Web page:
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Practical Religion and its Influence on
Regional Identity in Northeast Thailand
Resume
Nye religise bevgelser dukker til stadighed op i det religise landskab i (nordst) Thailand (Isan). Dette
projekt fokusere p de bevgelser, der i de sidste 50-60 r er opstet omkring spirit mediums og magic
monks og hvordan det kan have betydning for identitetsskabelse i Isan omrdet, som af mange Thaier ses
som et andenrangs sted at komme fra. Jeg benytter mig af Yukio Hayashi og Stanley Tambiah, som begge
har vret p flerrigt feltarbejde i forskellige dele af nordst Thailand, desuden benytter jeg Pattana
Kitiarsa, hvis teori om hydridisering af religionen i Thailand, har vret meget nyttig. Jeg ser, hvordan de
forskellige religise handlinger kommer til udtryk gennem det at g til et spirit medium og prver at forst
baggrunden for dette, og hvad det kan betyde for identitetskabelsen. Blandt mine resultater er, at spirit
medium og magic monks passer godt ind i det senmoderne Thailand, hvor der kmpes med at f de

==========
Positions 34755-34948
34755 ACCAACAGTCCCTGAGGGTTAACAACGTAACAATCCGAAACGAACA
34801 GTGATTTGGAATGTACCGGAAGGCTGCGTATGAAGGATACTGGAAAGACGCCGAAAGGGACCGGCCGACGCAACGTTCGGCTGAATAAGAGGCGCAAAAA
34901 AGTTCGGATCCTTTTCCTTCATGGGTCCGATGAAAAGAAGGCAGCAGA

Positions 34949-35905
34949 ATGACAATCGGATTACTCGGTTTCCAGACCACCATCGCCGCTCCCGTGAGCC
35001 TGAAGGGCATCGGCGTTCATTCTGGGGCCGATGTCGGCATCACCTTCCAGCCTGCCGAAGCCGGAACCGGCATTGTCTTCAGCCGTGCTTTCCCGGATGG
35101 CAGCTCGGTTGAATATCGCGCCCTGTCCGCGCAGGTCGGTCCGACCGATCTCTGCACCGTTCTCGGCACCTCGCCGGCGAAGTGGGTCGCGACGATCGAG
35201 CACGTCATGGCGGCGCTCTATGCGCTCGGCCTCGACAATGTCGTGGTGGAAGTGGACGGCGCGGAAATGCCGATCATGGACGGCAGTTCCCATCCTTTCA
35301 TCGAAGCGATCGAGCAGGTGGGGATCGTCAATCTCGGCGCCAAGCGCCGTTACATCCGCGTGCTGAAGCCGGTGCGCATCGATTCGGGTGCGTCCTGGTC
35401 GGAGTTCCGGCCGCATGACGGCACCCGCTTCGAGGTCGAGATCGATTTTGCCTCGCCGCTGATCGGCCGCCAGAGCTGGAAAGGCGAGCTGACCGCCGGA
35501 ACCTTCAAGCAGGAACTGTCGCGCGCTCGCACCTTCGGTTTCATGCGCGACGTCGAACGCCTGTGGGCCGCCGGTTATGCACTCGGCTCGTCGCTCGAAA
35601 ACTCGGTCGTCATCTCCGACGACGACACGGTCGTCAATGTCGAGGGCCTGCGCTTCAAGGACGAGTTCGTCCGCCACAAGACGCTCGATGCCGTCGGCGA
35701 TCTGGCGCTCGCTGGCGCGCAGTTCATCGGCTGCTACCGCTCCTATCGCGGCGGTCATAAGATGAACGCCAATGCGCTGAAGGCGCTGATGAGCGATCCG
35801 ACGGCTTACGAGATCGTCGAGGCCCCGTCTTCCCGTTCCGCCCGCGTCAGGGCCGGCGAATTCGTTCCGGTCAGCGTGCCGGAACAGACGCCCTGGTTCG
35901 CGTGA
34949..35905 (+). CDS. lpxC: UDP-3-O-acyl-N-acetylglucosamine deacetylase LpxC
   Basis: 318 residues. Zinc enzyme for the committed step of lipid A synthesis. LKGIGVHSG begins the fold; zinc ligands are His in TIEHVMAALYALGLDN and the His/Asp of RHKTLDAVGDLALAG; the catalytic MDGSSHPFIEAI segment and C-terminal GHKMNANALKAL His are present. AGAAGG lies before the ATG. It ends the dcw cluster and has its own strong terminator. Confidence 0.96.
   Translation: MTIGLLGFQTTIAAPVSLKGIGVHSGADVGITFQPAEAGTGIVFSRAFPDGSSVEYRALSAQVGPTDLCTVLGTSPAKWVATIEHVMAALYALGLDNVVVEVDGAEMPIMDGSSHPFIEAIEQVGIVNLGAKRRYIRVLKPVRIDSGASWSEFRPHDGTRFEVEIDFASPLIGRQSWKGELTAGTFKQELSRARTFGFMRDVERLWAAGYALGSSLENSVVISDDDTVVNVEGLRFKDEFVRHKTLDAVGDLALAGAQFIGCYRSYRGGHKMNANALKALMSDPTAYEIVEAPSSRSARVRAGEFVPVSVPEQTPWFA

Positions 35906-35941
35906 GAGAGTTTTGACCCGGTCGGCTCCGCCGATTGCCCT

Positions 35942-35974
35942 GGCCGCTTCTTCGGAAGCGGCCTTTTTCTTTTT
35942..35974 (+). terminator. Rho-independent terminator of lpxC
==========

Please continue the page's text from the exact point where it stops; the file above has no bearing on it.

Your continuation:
traditionelle Buddhistiske leveregler til at passe ind i den kapitalistiske verdensorden, der til stadighed
trnger sig p.
Bastian Friborg, Humaniora, Kbenhavns Universitet, 2014.
Keywords: Buddhism, religion, spirit, identity, Thailand, Isan.
Introduction
In this dissertation I want to explore the multifaceted phenomenon that is religion in Thailand and how
religion is an important factor for the construction of the individuals identity, Thai as well as regional, Isan.
I will especially be focusing on what Yukio Hayashi calls practical religion in the northeast of Thailand.
Yukio Hayshi is one of the three main writers who have had great influence on the anthropological study of
religion in (northeast) Thailand that I will be using in this dissertation, the other two are Stanley Tambiah
and Pattana Kitiarsa, and since I use them a lot, an introduction to their works seems appropriate.
First, Yukio Hayashi, who in Practical Buddhism among the Thai-Lao, an in-depth study of practical religion
in northeast Thailand, attempts to study the reality of religion by focusing on the social configuration of its
practitioners rather than upon the concepts presented in its sacred texts
1
. This way to study religion makes
a clear difference between the sacred text, which is the usual way to study scriptural religion, and the daily
practice of the followers, it is a technique inspired by Edmund R. Leach and John R. Bowen, who in his
introduction to Religions in Practice: An Approach to the Anthropology of Religion talks about how there,
with all scriptural religions, is a huge difference on how the scriptures are used in Buddhism. Some find it
crucial to follow the word of the script as closely as possible while others never really read it; some go to